02.08.2019 | Health Strategy

5 keys for multichannel marketing to healthcare professionals

By Jamie Doggett

5 keys for multichannel marketing to healthcare professionals

Evidence and experience is continually teaching us that healthcare professionals (HCPs) are not just present on social media but are also highly active. For many pharmaceutical companies, it has taken a long time to shift from traditional channels for physician engagement, to embracing omnichannel marketing with
HCPs. Now that pharma is seeing the value in this avenue for marketing it is being slowly incorporated but digital tactics implemented often lack effectiveness because they do not engage customers with meaningful messages, at the right time and the right place.

There is a new opportunity for all that social media has presented – to get customer feedback en mass from the quantitative and qualitative, unprompted conversations of physicians. Using social media we can listen to the conversations of HCPs to inform the best messaging, the best timing and the best positioning of our marketing. Let’s take a look at how multichannel tactics can be used not only to implement your marketing strategy, but also to inform it.

1. Have a clear message

You have to talk about what your customer cares about.  The art of appealing to your customers is in showing a genuine interest in what they are interested in. You need to add value to the conversation and you cannot simply guess what they like. Listen to them to become informed in this area.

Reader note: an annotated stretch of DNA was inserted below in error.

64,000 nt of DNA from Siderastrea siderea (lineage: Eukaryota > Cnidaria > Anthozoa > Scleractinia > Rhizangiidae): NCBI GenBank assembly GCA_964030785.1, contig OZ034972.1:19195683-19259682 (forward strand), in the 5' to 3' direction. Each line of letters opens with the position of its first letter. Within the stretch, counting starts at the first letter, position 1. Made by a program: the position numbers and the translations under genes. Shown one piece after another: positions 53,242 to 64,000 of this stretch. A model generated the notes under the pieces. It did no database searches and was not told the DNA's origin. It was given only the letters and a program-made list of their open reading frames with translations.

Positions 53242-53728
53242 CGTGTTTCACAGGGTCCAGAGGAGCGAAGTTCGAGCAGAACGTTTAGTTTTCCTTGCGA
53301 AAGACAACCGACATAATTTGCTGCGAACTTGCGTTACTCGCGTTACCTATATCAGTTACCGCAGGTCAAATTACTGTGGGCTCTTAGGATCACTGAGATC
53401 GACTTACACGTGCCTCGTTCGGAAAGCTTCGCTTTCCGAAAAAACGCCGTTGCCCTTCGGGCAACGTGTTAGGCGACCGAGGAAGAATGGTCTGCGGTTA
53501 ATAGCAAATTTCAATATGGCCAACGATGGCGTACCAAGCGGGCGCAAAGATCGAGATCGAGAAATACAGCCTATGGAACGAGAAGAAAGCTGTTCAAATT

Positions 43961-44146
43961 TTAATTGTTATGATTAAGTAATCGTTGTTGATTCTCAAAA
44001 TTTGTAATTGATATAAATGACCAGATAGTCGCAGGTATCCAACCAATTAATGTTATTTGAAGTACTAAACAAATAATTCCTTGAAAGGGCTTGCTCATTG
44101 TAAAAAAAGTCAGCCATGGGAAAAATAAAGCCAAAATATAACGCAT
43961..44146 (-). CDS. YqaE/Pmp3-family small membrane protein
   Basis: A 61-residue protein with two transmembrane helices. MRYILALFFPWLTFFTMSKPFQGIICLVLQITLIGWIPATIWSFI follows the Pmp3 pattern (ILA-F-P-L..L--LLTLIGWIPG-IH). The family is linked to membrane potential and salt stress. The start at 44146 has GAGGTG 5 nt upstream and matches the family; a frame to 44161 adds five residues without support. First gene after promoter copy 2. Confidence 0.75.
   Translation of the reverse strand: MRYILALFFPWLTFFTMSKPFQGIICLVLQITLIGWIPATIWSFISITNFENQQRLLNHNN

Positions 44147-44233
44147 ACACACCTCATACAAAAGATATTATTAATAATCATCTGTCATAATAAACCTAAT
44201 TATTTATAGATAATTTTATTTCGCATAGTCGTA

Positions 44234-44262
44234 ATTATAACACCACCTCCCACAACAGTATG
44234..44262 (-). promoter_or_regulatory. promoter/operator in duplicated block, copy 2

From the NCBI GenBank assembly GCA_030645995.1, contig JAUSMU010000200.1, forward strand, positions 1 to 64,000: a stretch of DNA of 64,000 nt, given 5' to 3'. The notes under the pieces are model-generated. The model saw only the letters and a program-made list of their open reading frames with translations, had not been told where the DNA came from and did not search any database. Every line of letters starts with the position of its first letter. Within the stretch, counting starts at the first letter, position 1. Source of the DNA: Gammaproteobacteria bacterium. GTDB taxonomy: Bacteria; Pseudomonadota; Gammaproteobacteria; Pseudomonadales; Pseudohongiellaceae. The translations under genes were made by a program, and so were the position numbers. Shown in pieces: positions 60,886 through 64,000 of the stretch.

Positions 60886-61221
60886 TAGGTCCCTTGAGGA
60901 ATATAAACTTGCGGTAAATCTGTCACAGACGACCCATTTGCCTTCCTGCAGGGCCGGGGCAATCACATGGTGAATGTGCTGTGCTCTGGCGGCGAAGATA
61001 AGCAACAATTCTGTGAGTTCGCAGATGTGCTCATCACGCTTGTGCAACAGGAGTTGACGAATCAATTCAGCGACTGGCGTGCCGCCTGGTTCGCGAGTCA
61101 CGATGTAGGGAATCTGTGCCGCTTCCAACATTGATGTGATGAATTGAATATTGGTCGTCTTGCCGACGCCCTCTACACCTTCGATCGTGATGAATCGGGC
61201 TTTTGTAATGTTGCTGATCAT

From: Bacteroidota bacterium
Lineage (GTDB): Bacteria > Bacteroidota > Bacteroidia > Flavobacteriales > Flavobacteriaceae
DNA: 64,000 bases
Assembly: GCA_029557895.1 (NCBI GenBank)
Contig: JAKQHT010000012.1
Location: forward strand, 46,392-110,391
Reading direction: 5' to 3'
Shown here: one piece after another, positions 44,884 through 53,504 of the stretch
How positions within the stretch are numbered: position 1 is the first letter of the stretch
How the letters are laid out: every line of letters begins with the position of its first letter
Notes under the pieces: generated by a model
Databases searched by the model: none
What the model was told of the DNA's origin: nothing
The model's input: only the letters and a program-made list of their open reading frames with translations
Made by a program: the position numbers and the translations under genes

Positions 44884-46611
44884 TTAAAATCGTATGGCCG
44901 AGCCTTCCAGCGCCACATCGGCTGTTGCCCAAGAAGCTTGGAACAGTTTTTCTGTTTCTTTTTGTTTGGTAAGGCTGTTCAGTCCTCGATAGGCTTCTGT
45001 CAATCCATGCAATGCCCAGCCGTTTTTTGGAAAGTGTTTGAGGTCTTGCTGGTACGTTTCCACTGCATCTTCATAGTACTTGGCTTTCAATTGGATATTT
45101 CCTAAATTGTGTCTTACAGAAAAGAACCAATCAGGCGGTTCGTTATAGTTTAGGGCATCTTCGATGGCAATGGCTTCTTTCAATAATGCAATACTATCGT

Healthcare professionals are individuals and their needs and interests thus differ from person to person. However, there are also trends that can be found, based on location, therapy area, role type or a combination of these. For example, you may discover Spanish dermatologists are concerned about prescribing the right product for quality of life while American dermatologists want the best value for money. Equally, this may be the concern of American dermatologists but what about the nurses or the pharmacists?

It is important to be aware of your corporate voice in your marketing. In some areas we have seen healthcare professionals respond negatively or skeptically to pharmaceutical companies because they were too promotional or patronising. There may be value in presenting a highly professional, corporate persona or you may want to be more ‘at ease’ and personable; listen to your customers’ responses to each to find the best for you.

As well us understanding and using your customers’ language and aligning with their values it is important they know yours. Make sure your messaging has some focus on communicating your brand values, ethos and mission. If you can win people over to why you do what you do, and customers feel like they can align with your ‘why’, the task of selling becomes a lot easier.

2. Choose the right time

The balance between a marketing campaign prepared in advance, and opportunistic tactics is a delicate one. Having a marketing strategy is essential but this strategy can incorporate both. When you know your corporate voice, and whether this differs or remains consistent across various platforms, you can ensure that the content posted at different times is consistent.

In terms of getting the right time you might consider planning posts at times that you know will make an impact, such as at the start or end of a congress or perhaps on a disease awareness day. Knowing the time that your customers are likely to respond positively will maximise engagement. Be careful, however, of automation: it can be a really helpful tool but without a real person to verify the post as it goes live it might end up being at an inappropriate time and corporate voice can be tarnished.

Preparation from a compliance point of view, can get you ready to give instant feedback. Especially at events this can be very useful. Some companies develop a group of pre-approved segments of posts such as certain phrases or an entire post which can then be used live during a congress. This gives the impression of
spontaneity and real time engagement whilst remaining compliant and well-prepared.

3. Pick the right platform